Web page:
There is little doubt that human activity is affecting planet Earth, but just how much? And is it all negative? Rick Potts is the director of the Human Origins Program and curator of anthropology at the National Museum of Natural History. In his nearly 30 years at the Smithsonian, Potts has studied the relationship between environmental change and human adaptation, leading excavations in the East African Rift Valley. In the interview below, Potts explores the human period of Earth’s history, the Anthropocene, and what it means for the future by looking far into the past.
Q: What exactly is the Anthropocene?
Potts: The Anthropocene is sometimes viewed as a new geological era on earth: the age of humans. But for many of us, that age has been so short-lived at this point that it’s more of a way of thinking about ourselves–acknowledging the enormous impact of human beings on planet earth.
Q: When was the beginning of the Anthropocene?
Potts: Asking to pinpoint the beginning of the Anthropocene is like asking, “When was the beginning of being human?” One could point to walking upright and making tools to do things and manipulate the world. Or one could look to recent times of the enormous population explosion since the industrial age. But there are all sorts of steps in between and I would say that the making of a stone tool more than 2 million years ago and controlling fire nearly a million years ago were the first real signs that something new was on the scene.
Q: What are three major ways humans are impacting the earth’s ecosystems?
Potts: Humans control six times more water – fresh water – than is free flowing across the continents. Eighty-three precent of all viable land on earth is occupied, used or altered by human beings, so the imprint of human beings on the landscape is extensive. We have done so much to alter the ocean. Just from silts eroded from agricultural land into the ocean, we can totally alter the nature of marine ecosystems.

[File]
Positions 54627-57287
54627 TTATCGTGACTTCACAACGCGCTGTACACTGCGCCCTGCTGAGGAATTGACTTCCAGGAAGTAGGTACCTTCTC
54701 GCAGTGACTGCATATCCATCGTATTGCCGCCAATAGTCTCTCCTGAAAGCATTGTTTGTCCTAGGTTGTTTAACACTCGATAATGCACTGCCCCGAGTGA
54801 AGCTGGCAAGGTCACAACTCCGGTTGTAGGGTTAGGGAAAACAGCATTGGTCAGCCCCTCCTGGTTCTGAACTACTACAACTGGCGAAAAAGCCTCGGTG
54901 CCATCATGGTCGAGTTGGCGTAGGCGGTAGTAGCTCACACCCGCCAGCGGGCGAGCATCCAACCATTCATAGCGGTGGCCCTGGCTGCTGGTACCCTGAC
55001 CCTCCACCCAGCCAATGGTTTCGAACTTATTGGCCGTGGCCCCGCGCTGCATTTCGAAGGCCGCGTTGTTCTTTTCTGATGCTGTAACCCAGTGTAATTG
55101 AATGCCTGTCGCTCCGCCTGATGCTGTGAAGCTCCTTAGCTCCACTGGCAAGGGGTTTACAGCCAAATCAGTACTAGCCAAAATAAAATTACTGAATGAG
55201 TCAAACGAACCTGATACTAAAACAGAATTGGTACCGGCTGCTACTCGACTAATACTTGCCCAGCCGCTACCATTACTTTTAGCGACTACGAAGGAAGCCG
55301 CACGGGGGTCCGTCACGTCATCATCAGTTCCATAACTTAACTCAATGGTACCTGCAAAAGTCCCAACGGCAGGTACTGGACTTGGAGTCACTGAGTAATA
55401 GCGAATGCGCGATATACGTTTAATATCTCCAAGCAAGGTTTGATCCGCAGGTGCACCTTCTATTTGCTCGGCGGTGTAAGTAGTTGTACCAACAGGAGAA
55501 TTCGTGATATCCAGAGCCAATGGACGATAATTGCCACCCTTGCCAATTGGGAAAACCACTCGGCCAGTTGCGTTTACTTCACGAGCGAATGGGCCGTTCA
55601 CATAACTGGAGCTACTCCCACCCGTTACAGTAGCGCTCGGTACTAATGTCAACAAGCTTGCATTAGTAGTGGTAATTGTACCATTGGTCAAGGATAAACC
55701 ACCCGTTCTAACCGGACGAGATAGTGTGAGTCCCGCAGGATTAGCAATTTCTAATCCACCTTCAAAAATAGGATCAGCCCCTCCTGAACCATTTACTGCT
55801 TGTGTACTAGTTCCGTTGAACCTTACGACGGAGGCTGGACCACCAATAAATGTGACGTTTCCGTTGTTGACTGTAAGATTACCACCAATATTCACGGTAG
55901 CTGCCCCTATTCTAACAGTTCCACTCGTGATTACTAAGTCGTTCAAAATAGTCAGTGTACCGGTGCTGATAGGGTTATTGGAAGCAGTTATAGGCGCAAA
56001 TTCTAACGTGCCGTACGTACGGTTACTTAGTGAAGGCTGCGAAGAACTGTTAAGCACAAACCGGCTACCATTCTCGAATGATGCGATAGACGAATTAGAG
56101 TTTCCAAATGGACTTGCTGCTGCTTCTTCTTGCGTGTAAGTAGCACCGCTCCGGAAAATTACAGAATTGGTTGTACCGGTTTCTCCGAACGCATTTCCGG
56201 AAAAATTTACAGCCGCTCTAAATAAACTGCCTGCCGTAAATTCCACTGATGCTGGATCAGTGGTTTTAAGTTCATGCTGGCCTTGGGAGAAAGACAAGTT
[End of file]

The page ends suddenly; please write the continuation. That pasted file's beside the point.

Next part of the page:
Q: What do you say to people who say global warming is a hoax?
Potts: I would say that the scientific evidence is really profound that the earth is warming. These problems are going to need to be solved by a concerted action across the world. Denying climate change is unfortunately part of the range of the ways people try to adjust to a fairly difficult situation.
Q: Can we reverse some of the negative effects of the Anthropocene?
Potts: I think there are some things that are too late. For example, the use of carbon-based fuels. Even if we stop right now the earth is going to warm immensely. Population increase – it’s hard to get people to stop having fulfilling lives with families. I think a vision for the Anthropocene is really a matter of–do you try to lower the river or raise the bridge? Lowering the river is really hard to do when the flood of Anthropocene events are coming closer to our own communities. Is raising the bridge an option? Well, I think we need to look at a third option: that is, accommodate the rising tide of problems that the Anthropocene poses and realize we’re all in the same ship together. I believe we need to figure out a way to have a ship that is larger than ourselves and includes as much biological diversity and cultural diversity that can fit into the large boat. –Emily Grebenstein